The Department of Justice is not targeting security researchers under the Computer Fraud and Abuse Act (CFAA), but certain activities will raise red flags for government investigators, Leonard Bailey, Special Counsel for National Security in the department’s Computer Crime & Intellectual Property Section, told an audience at Black Hat USA 2015 in Las Vegas Wednesday.
In fact, of the 56,218 cases the Justice Department filed in 2014, only a tiny fraction, 194, involved computer fraud -and the department can’t quantify how many researchers have been prosecuted.
Bailey explained that pinging a network is not a problem nor is port scanning unless it’s on a scale that indicates a distributed denial-of-service (DDoS) attack. “Other vulnerability scanning is up in the air,” Bailey said, noting that they could strengthen their position by having a website in place that explains the kind of work they’re doing and why.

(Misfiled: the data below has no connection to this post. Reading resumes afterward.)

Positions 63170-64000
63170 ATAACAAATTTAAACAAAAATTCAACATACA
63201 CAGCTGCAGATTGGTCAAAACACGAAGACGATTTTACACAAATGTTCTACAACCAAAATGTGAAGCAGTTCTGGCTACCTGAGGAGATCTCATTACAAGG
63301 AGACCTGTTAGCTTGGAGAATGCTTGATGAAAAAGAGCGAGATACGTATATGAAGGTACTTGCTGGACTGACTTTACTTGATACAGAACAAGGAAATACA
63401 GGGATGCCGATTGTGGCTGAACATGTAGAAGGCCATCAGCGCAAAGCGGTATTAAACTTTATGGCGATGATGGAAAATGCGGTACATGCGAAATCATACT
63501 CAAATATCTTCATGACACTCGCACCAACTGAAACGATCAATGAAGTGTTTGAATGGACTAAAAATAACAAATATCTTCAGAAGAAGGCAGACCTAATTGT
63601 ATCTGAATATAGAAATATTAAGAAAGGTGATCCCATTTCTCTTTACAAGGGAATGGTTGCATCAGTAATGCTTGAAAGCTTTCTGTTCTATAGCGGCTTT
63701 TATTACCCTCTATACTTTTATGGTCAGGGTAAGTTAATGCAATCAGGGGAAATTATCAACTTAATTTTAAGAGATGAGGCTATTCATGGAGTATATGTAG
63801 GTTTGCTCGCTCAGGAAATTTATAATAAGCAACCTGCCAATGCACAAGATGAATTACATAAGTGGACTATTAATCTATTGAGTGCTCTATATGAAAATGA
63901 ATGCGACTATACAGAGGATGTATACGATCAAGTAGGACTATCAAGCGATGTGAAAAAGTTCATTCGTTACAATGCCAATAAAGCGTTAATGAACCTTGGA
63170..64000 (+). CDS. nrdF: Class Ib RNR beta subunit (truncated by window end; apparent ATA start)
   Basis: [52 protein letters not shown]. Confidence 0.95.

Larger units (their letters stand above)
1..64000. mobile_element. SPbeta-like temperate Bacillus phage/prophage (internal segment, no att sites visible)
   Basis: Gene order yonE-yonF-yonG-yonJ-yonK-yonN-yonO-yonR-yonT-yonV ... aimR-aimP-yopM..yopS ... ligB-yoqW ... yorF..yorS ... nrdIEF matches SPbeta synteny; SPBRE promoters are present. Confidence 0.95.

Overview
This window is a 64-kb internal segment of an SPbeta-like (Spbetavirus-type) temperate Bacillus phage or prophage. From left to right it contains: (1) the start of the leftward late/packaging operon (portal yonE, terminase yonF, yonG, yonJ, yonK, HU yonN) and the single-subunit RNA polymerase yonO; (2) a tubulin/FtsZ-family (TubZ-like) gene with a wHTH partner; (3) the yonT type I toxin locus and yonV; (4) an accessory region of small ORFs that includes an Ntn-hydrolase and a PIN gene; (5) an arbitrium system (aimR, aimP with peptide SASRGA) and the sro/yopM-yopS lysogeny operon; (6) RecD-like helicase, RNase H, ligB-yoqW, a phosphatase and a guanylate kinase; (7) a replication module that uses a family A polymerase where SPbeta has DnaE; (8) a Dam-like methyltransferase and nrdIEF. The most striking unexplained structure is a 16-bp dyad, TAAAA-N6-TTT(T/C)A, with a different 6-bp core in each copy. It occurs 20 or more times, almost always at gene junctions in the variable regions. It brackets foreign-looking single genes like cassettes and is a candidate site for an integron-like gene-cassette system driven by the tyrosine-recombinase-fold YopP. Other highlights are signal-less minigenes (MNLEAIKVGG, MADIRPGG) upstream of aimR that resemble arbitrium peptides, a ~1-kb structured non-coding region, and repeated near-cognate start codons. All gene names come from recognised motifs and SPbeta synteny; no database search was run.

The department is mindful, too, of the consequences of coming down too hard, or even at all, on researchers. “One flogging in the public affair can have a chilling effect,” he said.
Bailey also noted that steady progress had been made toward more reasonable and consistent prosecution of CFAA violations and bringing consistency to sentencing. “In the last year, we’ve tried to implement policies so that we have more consistency” when it comes to prosecution under the CFAA, he noted.
Calling the case of 24-year-old Harvard researcher and internet activist Aaron Swartz – whose suicide spawned the creation of “Aaron’s Law,” a proposed overhaul of the CFAA, which privacy rights advocates have long argued has been misused by overzealous prosecutors – a true tragedy, Bailey said the world was a little less bright without the young security researcher in it.